Leading and Advocating for the Massachusetts Asian American Community in a Time of Crisis

March 26, 2021

Sam Hyun, MBA/MPP'22, wearing a black face mask that says Hate is a Virus

During a year of escalating racism and violence against the Asian American and Pacific Islander (AAPI) community, Sam Hyun, MBA/MPP’22, has been a tireless advocate for AAPIs in Massachusetts and beyond. Hyun is currently chair of the Massachusetts Asian American Commission and a vocal activist in person and on social media through campaigns like #HateIsAVirus, using his role to bring AAPIs together and push for legislation to better define hate crimes and fight discrimination.

What are you focused on right now with the Massachusetts Asian American Commission?

We co-sponsored an AAPI Town Hall on March 25 led by community organizers and organizations. We are trying to get to the table with Massachusetts legislators, speaker of the house, the governor, to get key stakeholders into the community into those conversation with us. We’re making sure we are delivering results that our community needed for a long time, such as the passage of legislation.

State Rep. Tackey Chan has sponsored a bill on data disaggregation, which is important because the Asian American community is not a monolith. Disaggregating data is so critical because of the disparate needs and situations of the different sub-ethnic groups of our community. State Rep. Tram Nguyen has sponsored a bill on hate crimes. We must more clearly define what hate crimes are, because when you speak to prosecutors and law enforcement, they have a hard time defining it.

Read the commission's "Statement Against Violence and Xenophobia Faced by Asian Communities."

What has it been like, taking on the leadership of this state-wide commission during such a challenging time for the community?

It’s been heavy. I’m trying to weigh all the voices within our community and make sure everyone feels seen and safe and valued, while understanding that everyone’s at a different place. How do we make sure we move forward collectively without leaving anybody behind? Navigating that and capturing everybody’s perspectives and feelings is so hard but so necessary if we’re being intentional about including the entire community.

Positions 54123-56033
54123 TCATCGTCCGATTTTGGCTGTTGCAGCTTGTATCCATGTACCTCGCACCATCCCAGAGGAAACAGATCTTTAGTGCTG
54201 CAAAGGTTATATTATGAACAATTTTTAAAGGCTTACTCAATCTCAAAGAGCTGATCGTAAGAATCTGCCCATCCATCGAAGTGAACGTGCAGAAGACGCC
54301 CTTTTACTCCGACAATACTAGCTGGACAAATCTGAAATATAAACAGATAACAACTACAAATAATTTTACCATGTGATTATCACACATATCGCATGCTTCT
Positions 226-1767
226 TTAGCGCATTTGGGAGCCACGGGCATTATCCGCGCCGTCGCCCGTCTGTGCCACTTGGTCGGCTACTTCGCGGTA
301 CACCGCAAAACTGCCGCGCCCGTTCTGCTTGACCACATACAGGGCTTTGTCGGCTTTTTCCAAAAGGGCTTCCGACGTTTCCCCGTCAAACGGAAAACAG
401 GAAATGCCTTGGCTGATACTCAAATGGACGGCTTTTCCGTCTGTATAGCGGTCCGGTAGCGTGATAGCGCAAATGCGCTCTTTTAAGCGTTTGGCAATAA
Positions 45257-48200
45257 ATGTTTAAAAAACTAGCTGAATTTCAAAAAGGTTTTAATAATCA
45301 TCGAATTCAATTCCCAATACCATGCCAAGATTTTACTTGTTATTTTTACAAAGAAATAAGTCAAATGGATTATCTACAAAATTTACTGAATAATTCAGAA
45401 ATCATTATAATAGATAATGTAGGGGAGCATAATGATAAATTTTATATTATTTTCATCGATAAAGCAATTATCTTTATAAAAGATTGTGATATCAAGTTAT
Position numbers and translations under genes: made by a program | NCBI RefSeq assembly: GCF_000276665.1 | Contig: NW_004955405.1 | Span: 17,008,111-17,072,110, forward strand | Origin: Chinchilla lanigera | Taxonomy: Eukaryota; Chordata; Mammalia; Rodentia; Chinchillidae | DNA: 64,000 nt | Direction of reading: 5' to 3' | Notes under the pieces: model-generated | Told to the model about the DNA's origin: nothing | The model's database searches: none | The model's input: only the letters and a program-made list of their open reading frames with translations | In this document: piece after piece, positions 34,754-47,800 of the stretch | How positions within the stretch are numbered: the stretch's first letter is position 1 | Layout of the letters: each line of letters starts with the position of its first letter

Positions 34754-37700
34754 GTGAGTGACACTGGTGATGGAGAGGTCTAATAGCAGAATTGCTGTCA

You recently met with the South Korean Consul General. What did you discuss with him?

Sam Hyun, MBA/MPP'22, with the South Korean Consul General outdoors, under a South Korean flag
Hyun with the South Korean Consul General

Given that four of the murder victims in the Atlanta shootings were ethnically Korean, he wanted to understand what is going on here in this country with systemic racism. What can be done? What is being done? I just walked him through the complexities of it. We also discussed how to work together to make sure we are supporting the Korean American community here—it’s very important to the consulate. 

Tell me about the #HateIsAVirus campaign.

The #HateIsAVirus campaign came about a year ago as a response to the anti-Asian racism in light of the COVID-19 pandemic. We try to amplify the voices and leadership of community organizers that have been doing anti-racism work for decades, and mobilize the rest of the community to get behind those leaders and those initiatives to make sure that we are maximizing our impact. These organizations are working on mutual aid, violence prevention, intervention and bystander training, and really making sure we’re dealing with all the needs within our community. We actually launched a community action fund with a goal is of raising $1 million for vetted and trusted organizations.

What would you like to say to the Heller community?  

I think Heller, to really live up to its name and ethos of being a school predicated on social justice and social impact, needs to fully understand and capture the value of Asian and Asian American students. That includes teaching and training students to understand the nuances and complexities of different communities. As I said before, the Asian American community is not a monolith. When you’re looking at it from a public policy standpoint, if you don’t have the right frame of mind, it’s going to be impossible—if not harmful—to craft policy pertaining AAPIs.

At this moment, I would love for everyone at Heller to really sit and hear the Asian and Asian American members of our community. Often, we are an afterthought. We are an integral part of the fabric of the Heller family and we all deserve better. I truly do believe that Heller is committed to ensuring that all members of the Heller family are valued and loved, and that we will continue to create change at our school and in the world.